The Science Journal of the American Association for Respiratory Care

2001 OPEN FORUM Abstracts

BI-LEVEL POSITIVEAIRWAY PRESSURE (PAP) IN PATIENTS PRESENTING TO THE EMERGENCY DEPARTMENT WITHA PRIMARY DIAGNOSIS OF CHRONIC OBSTRUCTIVE PULMONARY DISEASE.

Rebecca L. Meredith,BS, RRT. The Cleveland Clinic Foundation, Cleveland, Ohio.

Background: The use of noninvasiveventilatory support has gained popularity over the last decade. The techniquehas been shown to decrease work of breathing and increase the functional residualcapacity of patients in acute respiratory distress of cardiac, pulmonary, orneurologic origin. This study addresses the use of Bi-level PAP in EmergencyDepartment (ED) patients presenting with a primary diagnosis of Chronic ObstructivePulmonary Disease (COPD) resulting in acidosis and hypercapnia. The aim is toevaluate the impact of Bi-level PAP on arterial blood gases, oxygen requirements,hospital admission to a regular nursing floor (RNF) vs an intensive care unit(ICU), and avoidance of intubation.

Method: The sample was comprisedof 17 patients presenting to the ED with a primary diagnosis of COPD. Separatedata collection sheets were utilized for all patients placed on the Bi-levelPAP system. Patients were assessed and rated on their intensity of sensationusing a modified Borg Dyspnea Category Scale with 0 being nothing at all and10 being maximal. The patients were managed by the physician and respiratorytherapist in the ED with Bi-level PAP settings adjusted to patient tolerance.Inspiratory Positive Airway Pressure/Expiratory Positive Airway Pressure (IPAP/EPAP)were set for patient comfort, ABG/saturation, and control of ventilation. Averageswere 14/7 respectively. All patients were in the spontaneous/timed (S/T) mode.Breaths/minute were set two to five below the patient\?92s spontaneous rate(average 25). All patients had continuous ECG and pulse oximetry monitoring.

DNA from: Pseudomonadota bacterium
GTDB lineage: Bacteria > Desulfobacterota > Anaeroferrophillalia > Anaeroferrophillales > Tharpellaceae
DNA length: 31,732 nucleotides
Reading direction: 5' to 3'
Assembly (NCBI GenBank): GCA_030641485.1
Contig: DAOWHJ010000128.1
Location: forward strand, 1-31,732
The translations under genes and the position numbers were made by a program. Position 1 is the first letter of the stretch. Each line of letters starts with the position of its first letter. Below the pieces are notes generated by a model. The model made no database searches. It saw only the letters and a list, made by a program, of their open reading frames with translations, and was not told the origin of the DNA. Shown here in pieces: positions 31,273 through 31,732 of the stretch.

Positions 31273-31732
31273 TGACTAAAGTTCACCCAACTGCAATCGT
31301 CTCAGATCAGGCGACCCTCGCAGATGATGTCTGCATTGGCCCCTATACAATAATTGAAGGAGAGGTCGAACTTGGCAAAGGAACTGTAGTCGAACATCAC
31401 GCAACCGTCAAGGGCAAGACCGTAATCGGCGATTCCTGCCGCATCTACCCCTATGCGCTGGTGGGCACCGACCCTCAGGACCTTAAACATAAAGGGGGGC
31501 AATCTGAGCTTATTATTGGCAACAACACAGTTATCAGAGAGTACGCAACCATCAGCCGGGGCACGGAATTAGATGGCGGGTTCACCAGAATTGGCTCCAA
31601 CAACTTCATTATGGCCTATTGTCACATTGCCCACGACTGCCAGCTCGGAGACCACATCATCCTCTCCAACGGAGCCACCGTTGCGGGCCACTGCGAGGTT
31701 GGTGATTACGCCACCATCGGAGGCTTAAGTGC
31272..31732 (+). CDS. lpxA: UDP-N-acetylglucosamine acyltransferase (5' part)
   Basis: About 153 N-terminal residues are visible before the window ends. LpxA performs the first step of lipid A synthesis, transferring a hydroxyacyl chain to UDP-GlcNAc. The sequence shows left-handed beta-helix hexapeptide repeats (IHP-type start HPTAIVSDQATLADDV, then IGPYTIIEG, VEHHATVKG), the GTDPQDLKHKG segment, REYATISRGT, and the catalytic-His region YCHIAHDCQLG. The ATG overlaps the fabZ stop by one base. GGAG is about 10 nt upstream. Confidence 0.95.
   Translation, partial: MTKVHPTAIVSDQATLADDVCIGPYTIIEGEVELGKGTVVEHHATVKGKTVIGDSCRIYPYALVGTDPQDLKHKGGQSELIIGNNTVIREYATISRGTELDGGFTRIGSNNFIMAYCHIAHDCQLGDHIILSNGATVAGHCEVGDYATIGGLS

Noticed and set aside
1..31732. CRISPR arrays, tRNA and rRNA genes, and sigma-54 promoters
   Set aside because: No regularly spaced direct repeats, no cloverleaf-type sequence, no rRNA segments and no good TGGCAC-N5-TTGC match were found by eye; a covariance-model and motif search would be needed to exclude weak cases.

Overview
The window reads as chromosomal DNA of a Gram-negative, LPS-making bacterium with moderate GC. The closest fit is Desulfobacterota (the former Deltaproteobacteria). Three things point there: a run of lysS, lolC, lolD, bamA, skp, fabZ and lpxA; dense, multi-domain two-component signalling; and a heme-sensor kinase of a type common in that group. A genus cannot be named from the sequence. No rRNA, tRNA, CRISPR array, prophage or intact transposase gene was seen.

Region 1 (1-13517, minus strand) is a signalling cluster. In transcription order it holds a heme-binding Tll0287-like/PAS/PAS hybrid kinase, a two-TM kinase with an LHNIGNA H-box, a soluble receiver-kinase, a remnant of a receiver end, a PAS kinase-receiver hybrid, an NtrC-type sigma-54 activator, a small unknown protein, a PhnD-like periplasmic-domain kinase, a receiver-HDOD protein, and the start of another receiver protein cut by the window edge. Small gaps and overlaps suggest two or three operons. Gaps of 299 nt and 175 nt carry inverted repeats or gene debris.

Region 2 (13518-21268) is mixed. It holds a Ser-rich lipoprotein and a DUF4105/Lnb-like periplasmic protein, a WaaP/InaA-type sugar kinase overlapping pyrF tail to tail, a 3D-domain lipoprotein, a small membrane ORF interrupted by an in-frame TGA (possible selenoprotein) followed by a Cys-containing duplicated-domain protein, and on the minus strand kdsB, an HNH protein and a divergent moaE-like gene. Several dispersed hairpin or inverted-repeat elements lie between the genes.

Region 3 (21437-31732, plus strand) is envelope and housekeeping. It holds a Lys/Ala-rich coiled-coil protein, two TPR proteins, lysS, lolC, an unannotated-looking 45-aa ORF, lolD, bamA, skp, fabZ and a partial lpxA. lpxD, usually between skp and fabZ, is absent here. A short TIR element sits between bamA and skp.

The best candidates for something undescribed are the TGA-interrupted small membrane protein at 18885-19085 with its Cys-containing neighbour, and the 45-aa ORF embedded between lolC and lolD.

Results: Table 1 presentsarterial blood gas (ABG) mean with ranges in parenthesis and dyspnea index.Patients\?92 oxygen requirements before Bi-level PAP averaged 40% which increasedto 44% after initiation of treatment. Intubation was not required in any ofthe 17 patients. Four (24%) were admitted to an ICU; thirteen (76%) went toa RNF and were successfully managed with Bi-level PAP.

Conclusion: Bi-level PAP decreasedthe work of breathing and improved the ventilation of patients presenting tothe ED with a primary diagnosis of COPD. Additionally, intubation was not requiredin any of the patients thus avoiding complications such as airway trauma, nosocomialinfection, and death.

Table 1: ABG / Dyspnea Index

Before (n=17)After (n=17)}
pH: 7.20(7.11-7.29)pH: 7.31(7.24-7.38)}
PaCO2: 95(55-156)PaCO2: 72(37 - 106)}
PaO2: 77 (47-100)PaO2: 67 (53 -86)}
HCO3 : 38(27-57)HCO3 : 37(25-62) }
% Sat: .90(.76-.99)% Sat: .89(.82-.96)}
Dyspnea index:7Dyspnea index:3

OF-01-189

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